Kigali, 4 August 2016

President Kagame today addressed the 13th Committee of Intelligence and Security Services of Africa conference taking place in Kigali, which seeks to address the growing threat of abuse on universal jurisdiction against Africa.

Speaking on the importance of intelligence services in national security, President Kagame said:

“Intelligence services are the custodians of national, regional, and global security. Your commitments should be translated into action by disseminating the needed intelligence assessments to the African Union Peace and Security Council, in support of Agenda 2063, which reflects our common good as Africans, rather than narrow national interests.”

President Kagame urged African intelligence services to be adaptive to new global trends in regard to emerging threats to national security.

“Africa is part of the global security environment, which is characterised by multi-dimensional interests and threats that evolve rapidly and cut across national boundaries. Terrorism, inspired by very harmful ideologies, and determined to radicalise our youth, is an ever-present danger. So is trans-national crime, such as wildlife poaching, human trafficking, drug smuggling, or cybercrime.”


President Kagame cautioned that ranks between so-called weak and strong nations had closed due to threats facing them, stressing the need for global collaboraton.

“For a long time, some parts of the world seemed more important than others and the lives of the people there, somehow more valuable. International responses generally reflected that unspoken hierarchy. But looking at the global state of affairs today, there is no longer any clear distinction between so-called strong and weak states. We are all affected, and more importantly, everybody has an essential contribution to make in finding solutions. It all speaks to the complex interconnectedness of the world we find ourselves in. The need for more and stronger cooperation across the world is clear. CISSA must adapt to these changing realities by sharing information amongst our respective services and beyond. Security is the foundation, of everything else. That is why we will always require intelligence services that are capable, professional and collaborative”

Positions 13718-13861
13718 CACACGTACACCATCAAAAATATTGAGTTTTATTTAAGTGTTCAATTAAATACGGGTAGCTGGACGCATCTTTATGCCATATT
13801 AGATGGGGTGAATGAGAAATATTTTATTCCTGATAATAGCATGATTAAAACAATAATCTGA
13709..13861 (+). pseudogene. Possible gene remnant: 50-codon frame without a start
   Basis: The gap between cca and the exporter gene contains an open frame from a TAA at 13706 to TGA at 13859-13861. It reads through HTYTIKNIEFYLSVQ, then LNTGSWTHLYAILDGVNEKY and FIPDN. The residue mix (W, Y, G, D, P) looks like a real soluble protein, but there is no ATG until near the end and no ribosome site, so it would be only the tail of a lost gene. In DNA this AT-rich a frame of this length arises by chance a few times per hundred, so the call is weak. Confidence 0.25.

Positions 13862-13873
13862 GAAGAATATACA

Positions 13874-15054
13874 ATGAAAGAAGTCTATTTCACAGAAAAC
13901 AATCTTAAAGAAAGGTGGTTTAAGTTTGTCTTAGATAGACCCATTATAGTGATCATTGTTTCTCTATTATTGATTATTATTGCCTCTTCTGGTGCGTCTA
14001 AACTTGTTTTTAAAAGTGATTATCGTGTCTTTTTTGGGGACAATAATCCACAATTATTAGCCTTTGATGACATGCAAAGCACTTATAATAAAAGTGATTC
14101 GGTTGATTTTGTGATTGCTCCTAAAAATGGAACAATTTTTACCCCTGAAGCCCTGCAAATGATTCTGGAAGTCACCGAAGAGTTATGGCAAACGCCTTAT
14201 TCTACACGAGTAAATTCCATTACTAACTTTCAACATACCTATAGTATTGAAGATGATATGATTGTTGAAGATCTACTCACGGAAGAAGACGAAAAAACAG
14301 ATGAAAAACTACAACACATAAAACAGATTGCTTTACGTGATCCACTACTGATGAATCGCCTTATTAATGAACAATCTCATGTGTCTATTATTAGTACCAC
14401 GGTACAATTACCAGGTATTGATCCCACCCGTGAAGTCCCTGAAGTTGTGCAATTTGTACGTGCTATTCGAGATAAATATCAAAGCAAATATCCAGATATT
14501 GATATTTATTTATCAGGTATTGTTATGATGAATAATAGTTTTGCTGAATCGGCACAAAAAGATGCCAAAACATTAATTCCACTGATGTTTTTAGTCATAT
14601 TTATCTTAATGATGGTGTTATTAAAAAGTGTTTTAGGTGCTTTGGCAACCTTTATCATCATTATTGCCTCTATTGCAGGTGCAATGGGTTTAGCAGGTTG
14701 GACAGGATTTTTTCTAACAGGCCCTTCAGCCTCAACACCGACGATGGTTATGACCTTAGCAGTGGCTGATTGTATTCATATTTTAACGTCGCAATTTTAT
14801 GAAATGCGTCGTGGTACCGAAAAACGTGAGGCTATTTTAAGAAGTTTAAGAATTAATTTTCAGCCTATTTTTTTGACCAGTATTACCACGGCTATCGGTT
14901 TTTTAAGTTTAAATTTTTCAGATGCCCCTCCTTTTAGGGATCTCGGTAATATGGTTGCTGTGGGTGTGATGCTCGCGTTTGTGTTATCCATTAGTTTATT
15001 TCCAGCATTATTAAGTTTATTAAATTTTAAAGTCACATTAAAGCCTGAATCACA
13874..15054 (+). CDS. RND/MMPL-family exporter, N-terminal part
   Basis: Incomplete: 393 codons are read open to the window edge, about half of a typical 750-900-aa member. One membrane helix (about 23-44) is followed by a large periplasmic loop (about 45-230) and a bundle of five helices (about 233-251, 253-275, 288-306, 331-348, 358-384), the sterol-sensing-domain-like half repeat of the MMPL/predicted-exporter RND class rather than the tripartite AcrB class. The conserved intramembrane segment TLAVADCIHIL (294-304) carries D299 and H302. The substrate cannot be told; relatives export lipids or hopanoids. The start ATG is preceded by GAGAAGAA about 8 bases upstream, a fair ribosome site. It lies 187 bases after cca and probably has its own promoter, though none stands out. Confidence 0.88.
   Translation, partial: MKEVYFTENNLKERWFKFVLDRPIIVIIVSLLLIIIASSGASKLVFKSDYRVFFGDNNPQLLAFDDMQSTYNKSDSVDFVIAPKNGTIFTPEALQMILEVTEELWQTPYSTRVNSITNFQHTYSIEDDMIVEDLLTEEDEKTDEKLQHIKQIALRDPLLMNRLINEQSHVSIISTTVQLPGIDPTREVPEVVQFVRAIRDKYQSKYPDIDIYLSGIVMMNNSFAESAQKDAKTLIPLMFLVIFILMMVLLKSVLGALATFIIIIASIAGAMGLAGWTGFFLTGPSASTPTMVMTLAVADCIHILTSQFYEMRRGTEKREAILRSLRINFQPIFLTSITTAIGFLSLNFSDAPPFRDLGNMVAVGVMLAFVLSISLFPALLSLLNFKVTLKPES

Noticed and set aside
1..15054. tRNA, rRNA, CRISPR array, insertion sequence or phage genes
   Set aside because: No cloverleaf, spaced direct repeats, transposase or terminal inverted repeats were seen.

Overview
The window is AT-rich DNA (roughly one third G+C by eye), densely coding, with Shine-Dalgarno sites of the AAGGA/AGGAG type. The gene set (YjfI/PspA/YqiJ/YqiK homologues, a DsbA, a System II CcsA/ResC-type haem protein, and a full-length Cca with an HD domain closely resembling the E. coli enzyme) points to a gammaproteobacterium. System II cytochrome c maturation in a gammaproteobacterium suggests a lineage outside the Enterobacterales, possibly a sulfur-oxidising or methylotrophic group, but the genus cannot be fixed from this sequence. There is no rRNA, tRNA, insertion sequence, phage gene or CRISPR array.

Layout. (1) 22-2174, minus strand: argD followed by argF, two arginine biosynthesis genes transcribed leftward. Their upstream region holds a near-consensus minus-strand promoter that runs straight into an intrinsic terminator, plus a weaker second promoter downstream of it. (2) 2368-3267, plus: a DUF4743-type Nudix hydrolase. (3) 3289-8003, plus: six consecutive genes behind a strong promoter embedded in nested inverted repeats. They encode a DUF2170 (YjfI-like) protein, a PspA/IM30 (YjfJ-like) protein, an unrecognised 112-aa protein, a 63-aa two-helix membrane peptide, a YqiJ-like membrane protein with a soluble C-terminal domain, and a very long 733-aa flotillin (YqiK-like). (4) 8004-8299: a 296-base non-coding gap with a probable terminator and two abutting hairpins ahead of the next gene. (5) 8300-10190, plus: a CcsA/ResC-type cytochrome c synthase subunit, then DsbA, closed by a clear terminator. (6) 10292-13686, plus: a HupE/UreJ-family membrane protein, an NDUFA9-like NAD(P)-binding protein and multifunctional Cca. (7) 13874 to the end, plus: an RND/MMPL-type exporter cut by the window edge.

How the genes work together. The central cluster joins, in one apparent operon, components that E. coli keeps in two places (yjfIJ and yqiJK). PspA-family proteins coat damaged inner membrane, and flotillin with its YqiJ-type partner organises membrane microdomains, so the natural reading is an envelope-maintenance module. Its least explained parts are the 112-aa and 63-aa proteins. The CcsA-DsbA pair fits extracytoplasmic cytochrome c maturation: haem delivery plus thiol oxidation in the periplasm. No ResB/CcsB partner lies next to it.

Urging African intelligence institutions on professionalism, President Kagame observed that professionalism is what allows security agencies to serve the established constitutional order, rather than individuals and thereby earning the public’s trust. He said everyone should aim to leave behind intelligence services, from which they have nothing to fear, even after they retire.

Concluding on the theme of the conference, President Kagame said:

“Accountability for crimes, is a principle that the African Union endorses, without ambiguity. But politicising justice, and deploying it more or less exclusively against one continent, or pursuing it selectively for whatever reason, is not the answer. It is more rightly seen, as a form of “lawfare”, where international law is abused to keep Africa in a subordinate position in the global order.”

President Kagame said that Rwanda like many other countries, had had more than its fair share and that Rwandans did not expect it to stop anytime soon and neither would it ever be acceptable to them.